Natural selection is daily and hourly scrutinising throughout the world every variation even the slightest, rejecting that which is bad, preserving and adding up all that is good, silently and insensibly working. We see nothing of these slow changes in progress until the hand of time has marked the laps of ages. Charles Darwin, On the Origin of Species
It is interesting to contemplate an entangled bank clothed with many plants of many kinds, with birds singing in the bushes, and various insects flitting about, and with worms crawling through the damp Earth and reflect that these elaborately constructed forms, so different from each other, and yet so dependent on each other in so complex a manner, have all been produced by laws acting around us. Thus, from the war of Nature, from famine and death, the most exalted object we can think of conceiving, namely, the production of higher animals directly follows. There is grandeur in this view of Life, with its several powers having been originally breathed into a few forms or into one, and that whilst this planet has gone cycling along according to the fixed law of gravity, from so simple a beginning endless forms most beautiful and most wonderful have been and are being evolved. ibid.
We behold the face of Nature bright with gladness. Every single organic being around us may be seen to be striving to the utmost to increase in numbers. That each lives by a struggle at some period of its life. That heavy destruction inevitably falls either upon the young or old during each generation or at recurrent intervals. The face of Nature may be compared to a yielding surface with ten thousand sharp wedges packed close together and driven inwards by incessant blows. Sometimes one wedge being struck and then another with greater force. ibid.
Authors of the highest eminence seem to be fully satisfied with the view that each species has been independently created. To my mind it accords better with what we know of the laws impressed on matter by the Creator, that the production and extinction of the past and present inhabitants of the world should have been due to secondary causes, like those determining the birth and death of the individual. When I view all beings not as special creations, but as the lineal descendants of some few beings which lived long before the first bed of the Silurian system was deposited, they seem to me to become ennobled. ibid.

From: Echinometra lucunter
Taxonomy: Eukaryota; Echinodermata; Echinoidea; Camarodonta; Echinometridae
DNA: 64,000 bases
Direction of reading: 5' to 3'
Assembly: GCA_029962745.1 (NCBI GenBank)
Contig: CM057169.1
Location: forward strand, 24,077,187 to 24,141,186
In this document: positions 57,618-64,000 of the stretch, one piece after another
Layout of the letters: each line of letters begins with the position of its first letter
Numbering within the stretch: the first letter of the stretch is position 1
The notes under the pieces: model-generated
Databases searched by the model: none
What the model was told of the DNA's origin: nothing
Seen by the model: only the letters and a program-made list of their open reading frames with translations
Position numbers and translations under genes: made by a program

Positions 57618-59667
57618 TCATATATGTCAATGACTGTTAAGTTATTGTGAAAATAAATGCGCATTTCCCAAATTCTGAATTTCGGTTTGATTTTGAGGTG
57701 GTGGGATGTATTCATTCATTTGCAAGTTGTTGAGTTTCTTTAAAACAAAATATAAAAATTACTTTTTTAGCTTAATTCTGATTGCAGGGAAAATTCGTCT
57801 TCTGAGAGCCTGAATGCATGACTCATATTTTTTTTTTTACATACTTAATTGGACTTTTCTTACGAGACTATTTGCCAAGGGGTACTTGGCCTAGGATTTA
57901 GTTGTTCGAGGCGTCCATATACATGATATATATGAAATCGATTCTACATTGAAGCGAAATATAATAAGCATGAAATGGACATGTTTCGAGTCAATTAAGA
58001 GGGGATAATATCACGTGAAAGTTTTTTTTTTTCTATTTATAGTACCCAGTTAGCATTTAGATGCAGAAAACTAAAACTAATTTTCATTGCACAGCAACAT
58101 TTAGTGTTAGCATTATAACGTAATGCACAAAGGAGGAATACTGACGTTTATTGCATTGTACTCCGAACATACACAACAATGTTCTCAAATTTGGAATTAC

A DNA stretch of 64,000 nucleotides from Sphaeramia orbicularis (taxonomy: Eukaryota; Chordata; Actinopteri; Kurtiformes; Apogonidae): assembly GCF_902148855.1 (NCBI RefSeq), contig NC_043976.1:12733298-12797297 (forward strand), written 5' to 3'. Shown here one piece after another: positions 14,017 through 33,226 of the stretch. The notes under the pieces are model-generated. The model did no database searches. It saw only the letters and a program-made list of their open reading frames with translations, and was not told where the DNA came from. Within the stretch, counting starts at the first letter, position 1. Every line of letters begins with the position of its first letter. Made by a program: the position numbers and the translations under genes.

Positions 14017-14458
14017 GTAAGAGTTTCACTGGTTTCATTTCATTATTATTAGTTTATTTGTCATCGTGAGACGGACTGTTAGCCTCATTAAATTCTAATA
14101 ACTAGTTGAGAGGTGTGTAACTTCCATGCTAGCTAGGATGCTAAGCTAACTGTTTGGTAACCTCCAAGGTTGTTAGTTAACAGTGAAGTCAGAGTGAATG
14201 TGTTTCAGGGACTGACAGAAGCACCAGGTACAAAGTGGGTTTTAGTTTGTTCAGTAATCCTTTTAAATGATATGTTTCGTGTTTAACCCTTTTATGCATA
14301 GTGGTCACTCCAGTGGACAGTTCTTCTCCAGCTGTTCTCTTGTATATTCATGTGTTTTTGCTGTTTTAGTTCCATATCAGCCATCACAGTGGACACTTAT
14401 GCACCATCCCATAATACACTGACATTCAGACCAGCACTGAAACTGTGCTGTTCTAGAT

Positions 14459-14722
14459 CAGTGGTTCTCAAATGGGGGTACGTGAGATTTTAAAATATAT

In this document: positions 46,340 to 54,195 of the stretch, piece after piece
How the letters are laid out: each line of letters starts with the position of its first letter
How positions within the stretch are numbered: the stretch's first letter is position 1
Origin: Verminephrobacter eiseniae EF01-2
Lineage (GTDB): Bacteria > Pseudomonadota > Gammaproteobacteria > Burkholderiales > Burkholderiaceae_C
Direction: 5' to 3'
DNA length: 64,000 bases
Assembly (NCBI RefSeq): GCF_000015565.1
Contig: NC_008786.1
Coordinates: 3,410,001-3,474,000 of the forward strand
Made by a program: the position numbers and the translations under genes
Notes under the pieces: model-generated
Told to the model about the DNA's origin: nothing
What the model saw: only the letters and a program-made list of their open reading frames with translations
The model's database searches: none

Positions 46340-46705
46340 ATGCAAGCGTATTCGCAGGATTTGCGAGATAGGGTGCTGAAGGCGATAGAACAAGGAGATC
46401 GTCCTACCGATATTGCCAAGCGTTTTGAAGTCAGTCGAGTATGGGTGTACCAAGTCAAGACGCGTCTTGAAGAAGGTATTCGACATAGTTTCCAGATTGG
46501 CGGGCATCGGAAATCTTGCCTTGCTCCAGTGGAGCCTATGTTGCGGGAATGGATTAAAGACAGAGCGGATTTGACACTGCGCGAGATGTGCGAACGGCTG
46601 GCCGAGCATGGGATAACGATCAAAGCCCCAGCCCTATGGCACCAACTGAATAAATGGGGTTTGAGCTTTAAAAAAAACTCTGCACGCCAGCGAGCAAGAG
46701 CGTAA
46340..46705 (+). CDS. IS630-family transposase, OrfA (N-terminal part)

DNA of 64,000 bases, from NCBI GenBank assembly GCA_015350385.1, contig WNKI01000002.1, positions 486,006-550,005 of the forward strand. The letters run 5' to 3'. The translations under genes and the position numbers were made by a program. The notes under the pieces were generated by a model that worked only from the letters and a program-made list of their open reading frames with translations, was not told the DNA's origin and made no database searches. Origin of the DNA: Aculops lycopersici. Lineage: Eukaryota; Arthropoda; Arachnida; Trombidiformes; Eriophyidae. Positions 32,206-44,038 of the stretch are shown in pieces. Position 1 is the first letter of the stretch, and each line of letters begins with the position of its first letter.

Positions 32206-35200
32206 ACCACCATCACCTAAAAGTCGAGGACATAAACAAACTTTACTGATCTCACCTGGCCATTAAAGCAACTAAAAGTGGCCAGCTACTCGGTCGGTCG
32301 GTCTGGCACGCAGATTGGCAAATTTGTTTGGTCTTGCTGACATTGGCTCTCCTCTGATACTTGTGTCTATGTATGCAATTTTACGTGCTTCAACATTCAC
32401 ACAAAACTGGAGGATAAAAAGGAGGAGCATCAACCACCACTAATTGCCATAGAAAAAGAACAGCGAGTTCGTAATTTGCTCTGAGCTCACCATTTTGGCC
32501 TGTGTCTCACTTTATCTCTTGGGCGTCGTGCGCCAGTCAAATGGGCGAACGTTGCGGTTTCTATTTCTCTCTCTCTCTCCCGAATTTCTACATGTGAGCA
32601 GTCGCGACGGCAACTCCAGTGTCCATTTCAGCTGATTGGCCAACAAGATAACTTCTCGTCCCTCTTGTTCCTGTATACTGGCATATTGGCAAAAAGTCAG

Animals, whom we have made our slaves, we do not like to consider our equal. Charles Darwin, Notebook B
The problem then was not only how and why do species change, but how and why do they change into new and well-defined species, distinguished from each other in so many ways; why and how they become so exactly adapted to distinct modes of life; and why do all the intermediate grades die out (as geology shows they have died out) and leave only clearly defined and well-marked species, genera, and higher groups of animals? Alfred Russel Wallace, autobiography
It then occurred to me that these causes or their equivalents are continually acting in the case of animals also; and as animals usually breed much more quickly than does mankind, the destruction every year from these causes must be enormous in order to keep down the numbers of each species, since evidently they do not increase regularly from year to year, as otherwise the world would long ago have been crowded with those that breed most quickly. Vaguely thinking over the enormous and constant destruction which this implied, it occurred to me to ask the question, Why do some die and some live? And the answer was clearly, on the whole the best fitted live ... and considering the amount of individual variation that my experience as a collector had shown me to exist, then it followed that all the changes necessary for the adaptation of the species to the changing conditions would be brought about ...